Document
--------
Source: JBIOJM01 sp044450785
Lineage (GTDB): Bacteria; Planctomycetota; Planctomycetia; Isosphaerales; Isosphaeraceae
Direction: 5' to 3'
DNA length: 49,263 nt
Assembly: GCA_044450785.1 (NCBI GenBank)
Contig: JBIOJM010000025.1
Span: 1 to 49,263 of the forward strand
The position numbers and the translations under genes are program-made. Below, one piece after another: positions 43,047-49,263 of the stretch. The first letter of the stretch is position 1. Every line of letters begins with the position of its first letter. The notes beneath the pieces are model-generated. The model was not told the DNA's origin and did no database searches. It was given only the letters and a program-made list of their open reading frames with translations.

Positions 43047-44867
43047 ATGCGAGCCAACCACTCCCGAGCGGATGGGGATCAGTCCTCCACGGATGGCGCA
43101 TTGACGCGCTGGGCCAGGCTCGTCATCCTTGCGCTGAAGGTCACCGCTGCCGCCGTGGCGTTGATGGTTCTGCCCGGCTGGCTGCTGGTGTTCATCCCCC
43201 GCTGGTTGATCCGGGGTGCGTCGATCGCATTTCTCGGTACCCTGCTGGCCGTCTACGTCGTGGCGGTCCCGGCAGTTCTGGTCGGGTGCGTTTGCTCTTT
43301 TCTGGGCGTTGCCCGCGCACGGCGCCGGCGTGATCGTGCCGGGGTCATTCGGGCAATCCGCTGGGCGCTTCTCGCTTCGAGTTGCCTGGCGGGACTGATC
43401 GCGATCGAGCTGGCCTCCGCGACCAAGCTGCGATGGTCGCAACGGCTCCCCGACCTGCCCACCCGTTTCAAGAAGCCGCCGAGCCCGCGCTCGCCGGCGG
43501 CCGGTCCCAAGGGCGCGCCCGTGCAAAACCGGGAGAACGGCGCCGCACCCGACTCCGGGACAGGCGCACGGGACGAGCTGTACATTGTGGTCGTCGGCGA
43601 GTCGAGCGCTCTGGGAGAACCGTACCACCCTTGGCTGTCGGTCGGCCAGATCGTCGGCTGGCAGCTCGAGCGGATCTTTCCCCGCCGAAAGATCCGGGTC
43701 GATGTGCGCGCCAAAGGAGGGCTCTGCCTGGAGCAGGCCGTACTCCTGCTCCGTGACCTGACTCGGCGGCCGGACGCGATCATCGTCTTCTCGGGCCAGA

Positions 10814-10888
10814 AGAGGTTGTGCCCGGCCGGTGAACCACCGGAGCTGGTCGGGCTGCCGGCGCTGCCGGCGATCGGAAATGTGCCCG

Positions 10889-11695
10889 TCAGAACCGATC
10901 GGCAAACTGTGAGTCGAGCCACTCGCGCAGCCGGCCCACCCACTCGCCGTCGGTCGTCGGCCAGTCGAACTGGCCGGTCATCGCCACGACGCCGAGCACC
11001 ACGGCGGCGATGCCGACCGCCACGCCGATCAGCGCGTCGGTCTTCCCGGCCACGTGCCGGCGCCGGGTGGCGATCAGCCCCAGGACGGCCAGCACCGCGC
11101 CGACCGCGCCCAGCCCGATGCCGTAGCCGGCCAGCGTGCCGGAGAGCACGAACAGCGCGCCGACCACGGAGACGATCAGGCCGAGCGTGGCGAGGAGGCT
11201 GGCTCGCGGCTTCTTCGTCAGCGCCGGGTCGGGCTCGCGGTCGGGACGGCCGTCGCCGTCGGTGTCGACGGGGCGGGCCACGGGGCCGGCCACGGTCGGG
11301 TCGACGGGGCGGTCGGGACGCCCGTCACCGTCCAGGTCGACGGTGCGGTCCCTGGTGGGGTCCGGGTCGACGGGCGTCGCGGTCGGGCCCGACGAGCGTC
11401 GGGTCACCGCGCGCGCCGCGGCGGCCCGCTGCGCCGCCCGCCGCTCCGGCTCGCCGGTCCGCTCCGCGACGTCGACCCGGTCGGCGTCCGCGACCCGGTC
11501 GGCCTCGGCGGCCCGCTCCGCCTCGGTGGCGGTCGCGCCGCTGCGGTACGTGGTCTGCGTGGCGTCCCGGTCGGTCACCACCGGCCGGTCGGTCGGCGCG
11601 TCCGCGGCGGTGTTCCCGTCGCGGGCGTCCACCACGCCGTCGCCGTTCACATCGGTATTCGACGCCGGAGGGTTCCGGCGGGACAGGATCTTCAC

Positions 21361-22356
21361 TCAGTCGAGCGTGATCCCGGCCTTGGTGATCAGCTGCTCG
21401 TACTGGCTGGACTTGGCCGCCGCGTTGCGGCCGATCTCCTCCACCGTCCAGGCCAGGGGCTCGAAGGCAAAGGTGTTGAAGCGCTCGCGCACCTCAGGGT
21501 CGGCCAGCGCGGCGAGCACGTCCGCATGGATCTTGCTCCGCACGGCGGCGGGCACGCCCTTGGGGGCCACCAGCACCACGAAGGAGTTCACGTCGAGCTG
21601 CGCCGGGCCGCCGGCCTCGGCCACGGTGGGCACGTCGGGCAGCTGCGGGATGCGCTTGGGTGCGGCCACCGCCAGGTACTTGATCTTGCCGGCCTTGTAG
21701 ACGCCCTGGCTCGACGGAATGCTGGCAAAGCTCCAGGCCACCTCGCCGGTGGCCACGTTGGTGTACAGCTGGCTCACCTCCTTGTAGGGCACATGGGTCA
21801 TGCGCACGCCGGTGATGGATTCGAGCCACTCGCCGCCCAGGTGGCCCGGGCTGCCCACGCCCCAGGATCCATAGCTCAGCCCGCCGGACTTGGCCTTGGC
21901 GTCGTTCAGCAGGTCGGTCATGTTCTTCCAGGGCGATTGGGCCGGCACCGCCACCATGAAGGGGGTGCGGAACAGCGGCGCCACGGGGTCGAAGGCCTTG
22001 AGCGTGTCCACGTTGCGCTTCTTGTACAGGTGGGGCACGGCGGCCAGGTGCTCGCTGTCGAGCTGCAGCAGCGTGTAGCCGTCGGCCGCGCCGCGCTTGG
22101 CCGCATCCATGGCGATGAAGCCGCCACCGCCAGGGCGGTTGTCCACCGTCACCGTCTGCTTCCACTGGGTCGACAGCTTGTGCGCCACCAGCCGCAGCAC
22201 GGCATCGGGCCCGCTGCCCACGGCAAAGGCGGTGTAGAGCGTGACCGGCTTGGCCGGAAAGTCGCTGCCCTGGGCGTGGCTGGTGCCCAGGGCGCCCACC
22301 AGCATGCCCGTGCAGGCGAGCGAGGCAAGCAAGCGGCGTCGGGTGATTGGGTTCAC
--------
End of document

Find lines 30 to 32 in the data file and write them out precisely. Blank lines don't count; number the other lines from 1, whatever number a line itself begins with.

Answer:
Positions 21361-22356
21361 TCAGTCGAGCGTGATCCCGGCCTTGGTGATCAGCTGCTCG
21401 TACTGGCTGGACTTGGCCGCCGCGTTGCGGCCGATCTCCTCCACCGTCCAGGCCAGGGGCTCGAAGGCAAAGGTGTTGAAGCGCTCGCGCACCTCAGGGT